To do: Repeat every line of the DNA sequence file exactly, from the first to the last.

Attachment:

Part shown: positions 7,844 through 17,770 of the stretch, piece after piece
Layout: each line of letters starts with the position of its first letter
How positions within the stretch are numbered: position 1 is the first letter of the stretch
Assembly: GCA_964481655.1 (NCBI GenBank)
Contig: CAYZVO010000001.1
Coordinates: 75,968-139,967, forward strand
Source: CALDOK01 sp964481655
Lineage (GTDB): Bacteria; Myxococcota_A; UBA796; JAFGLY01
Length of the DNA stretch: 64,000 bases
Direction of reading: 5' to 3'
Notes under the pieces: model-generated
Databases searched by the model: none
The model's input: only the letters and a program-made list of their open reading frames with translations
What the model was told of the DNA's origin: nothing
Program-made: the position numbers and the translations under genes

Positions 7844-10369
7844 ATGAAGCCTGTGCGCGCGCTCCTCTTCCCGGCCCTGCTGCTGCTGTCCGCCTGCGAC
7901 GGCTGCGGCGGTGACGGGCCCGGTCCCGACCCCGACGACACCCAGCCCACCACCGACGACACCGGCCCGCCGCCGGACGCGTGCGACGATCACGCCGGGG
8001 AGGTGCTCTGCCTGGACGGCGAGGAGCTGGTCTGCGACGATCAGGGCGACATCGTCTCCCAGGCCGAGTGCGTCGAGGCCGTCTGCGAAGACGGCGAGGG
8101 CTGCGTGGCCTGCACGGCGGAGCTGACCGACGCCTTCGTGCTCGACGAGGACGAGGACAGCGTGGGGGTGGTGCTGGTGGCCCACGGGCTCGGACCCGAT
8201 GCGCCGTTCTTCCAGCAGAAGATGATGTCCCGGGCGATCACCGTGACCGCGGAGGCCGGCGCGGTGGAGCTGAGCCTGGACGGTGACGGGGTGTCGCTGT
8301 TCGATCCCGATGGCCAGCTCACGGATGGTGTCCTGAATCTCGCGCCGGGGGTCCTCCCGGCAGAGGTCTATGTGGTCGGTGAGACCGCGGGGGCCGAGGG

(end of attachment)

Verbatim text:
Part shown: positions 7,844 through 17,770 of the stretch, piece after piece
Layout: each line of letters starts with the position of its first letter
How positions within the stretch are numbered: position 1 is the first letter of the stretch
Assembly: GCA_964481655.1 (NCBI GenBank)
Contig: CAYZVO010000001.1
Coordinates: 75,968-139,967, forward strand
Source: CALDOK01 sp964481655
Lineage (GTDB): Bacteria; Myxococcota_A; UBA796; JAFGLY01
Length of the DNA stretch: 64,000 bases
Direction of reading: 5' to 3'
Notes under the pieces: model-generated
Databases searched by the model: none
The model's input: only the letters and a program-made list of their open reading frames with translations
What the model was told of the DNA's origin: nothing
Program-made: the position numbers and the translations under genes

Positions 7844-10369
7844 ATGAAGCCTGTGCGCGCGCTCCTCTTCCCGGCCCTGCTGCTGCTGTCCGCCTGCGAC
7901 GGCTGCGGCGGTGACGGGCCCGGTCCCGACCCCGACGACACCCAGCCCACCACCGACGACACCGGCCCGCCGCCGGACGCGTGCGACGATCACGCCGGGG
8001 AGGTGCTCTGCCTGGACGGCGAGGAGCTGGTCTGCGACGATCAGGGCGACATCGTCTCCCAGGCCGAGTGCGTCGAGGCCGTCTGCGAAGACGGCGAGGG
8101 CTGCGTGGCCTGCACGGCGGAGCTGACCGACGCCTTCGTGCTCGACGAGGACGAGGACAGCGTGGGGGTGGTGCTGGTGGCCCACGGGCTCGGACCCGAT
8201 GCGCCGTTCTTCCAGCAGAAGATGATGTCCCGGGCGATCACCGTGACCGCGGAGGCCGGCGCGGTGGAGCTGAGCCTGGACGGTGACGGGGTGTCGCTGT
8301 TCGATCCCGATGGCCAGCTCACGGATGGTGTCCTGAATCTCGCGCCGGGGGTCCTCCCGGCAGAGGTCTATGTGGTCGGTGAGACCGCGGGGGCCGAGGG